I have had a few questions about some of my previous blog
entries so I thought I would try to write up some general responses
to the various questions.
First, here are the bugids for some of the bugs I mentioned
in my previous posts:
6215065 Booting off single disk from mirrored root pair causes panic reset
This is the UFS logging bug that you can hit when you don’t have
6236382 boot should enter single-user when there is no mddb quorum
This one is pretty self explanatory. The system will boot all
the way to multi-user, but root remains read-only. To recover
from this, delete the metadb on the dead disk and reboot so
that you have metadb quorum.
6250010 Cannot boot root mirror
This is the bug where the V20z and V40z don’t use the altbootpath
to failover when the primary boot disk is dead.
There was a question about what to do if you get into the infinite
panic-reboot cycle. This would happen if you were hitting bug 6215065.
To recover from this, you need to boot off of some other media
so that you can cleanup. You could boot off of a Solaris netinstall image
or the the Solaris install CD-ROM for example. Once you do that
you can mount the disk that is still ok and change the /etc/vfstab
entry so that the root filesystem is mounted without logging. Since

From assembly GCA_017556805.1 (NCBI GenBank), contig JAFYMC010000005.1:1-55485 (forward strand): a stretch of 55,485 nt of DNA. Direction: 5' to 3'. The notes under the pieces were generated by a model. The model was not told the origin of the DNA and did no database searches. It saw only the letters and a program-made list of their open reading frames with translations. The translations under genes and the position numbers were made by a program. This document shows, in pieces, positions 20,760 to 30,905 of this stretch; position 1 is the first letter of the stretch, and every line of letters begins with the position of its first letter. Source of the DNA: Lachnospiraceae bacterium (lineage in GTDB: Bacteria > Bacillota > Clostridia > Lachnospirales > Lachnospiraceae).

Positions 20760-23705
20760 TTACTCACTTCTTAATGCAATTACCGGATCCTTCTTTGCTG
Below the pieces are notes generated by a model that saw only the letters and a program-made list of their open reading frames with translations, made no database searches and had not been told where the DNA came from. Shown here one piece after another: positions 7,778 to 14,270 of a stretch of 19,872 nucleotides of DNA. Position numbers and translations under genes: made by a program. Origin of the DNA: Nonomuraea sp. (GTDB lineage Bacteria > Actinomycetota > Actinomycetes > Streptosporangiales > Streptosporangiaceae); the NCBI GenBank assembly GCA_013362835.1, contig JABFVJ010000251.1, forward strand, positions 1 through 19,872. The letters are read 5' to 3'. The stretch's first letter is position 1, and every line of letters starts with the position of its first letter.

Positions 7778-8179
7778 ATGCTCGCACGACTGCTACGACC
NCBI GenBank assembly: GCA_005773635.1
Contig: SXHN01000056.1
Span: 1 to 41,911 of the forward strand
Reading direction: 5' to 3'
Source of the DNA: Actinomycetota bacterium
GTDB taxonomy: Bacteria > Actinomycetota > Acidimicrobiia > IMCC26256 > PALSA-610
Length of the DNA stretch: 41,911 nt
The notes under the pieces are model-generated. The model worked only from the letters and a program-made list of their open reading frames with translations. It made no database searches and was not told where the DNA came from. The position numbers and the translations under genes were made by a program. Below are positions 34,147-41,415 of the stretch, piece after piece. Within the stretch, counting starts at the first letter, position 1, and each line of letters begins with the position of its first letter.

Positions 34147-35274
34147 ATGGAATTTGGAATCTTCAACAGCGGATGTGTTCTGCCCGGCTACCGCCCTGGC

logging was originally in use, you want to make sure the log is rolled
and that UFS stops using the log. Here are some example commands
to do this:
# mount -o nologging /dev/dsk/c1t0d0s0 /a
# [edit /a/etc/vfstab; change the last field for / to “nologging”]
# umount /a
By mounting this way UFS should roll the existing log and then mark
the filesystem so that logging won’t be used for the current mount on /a.
This kind of recovery procedure where you boot off of the install image
should only be used when one side of the root mirror is already dead.
If you were to use this approach for other kinds of recovery you
would leave the mirror in an inconsistent state since only one side
was actually modified.
Here is a general procedure for accessing the root mirror when
you boot off of the install image. An example where you might use
this procedure is if you forgot the root password and wanted to
mount the mirror so you could clear the field in /etc/shadow.
First, you need to boot off the install image and get a copy of
the md.conf file from the root filesystem.
Mount one of the underlying root mirror disks read-only to get a copy.
# mount -o ro /dev/dsk/c0t0d0s0 /a
# cp /a/kernel/drv/md.conf /kernel/drv/md.conf
# umount /a
Now update the SVM driver to load the configuration.
# update_drv -f md
[ignore any warning messages printed by update_drv]
# metainit -r
If you have mirrors you should run metasync
to get them synced.
Your SVM metadevices should now be accessible and you should
be able to mount them and perform whatever recovery you need.
# mount /dev/md/dsk/d10 /a
We are also getting this simple procedure into our docs so that
it is easier to find.
Finally, there was another comment about using a USB memory disk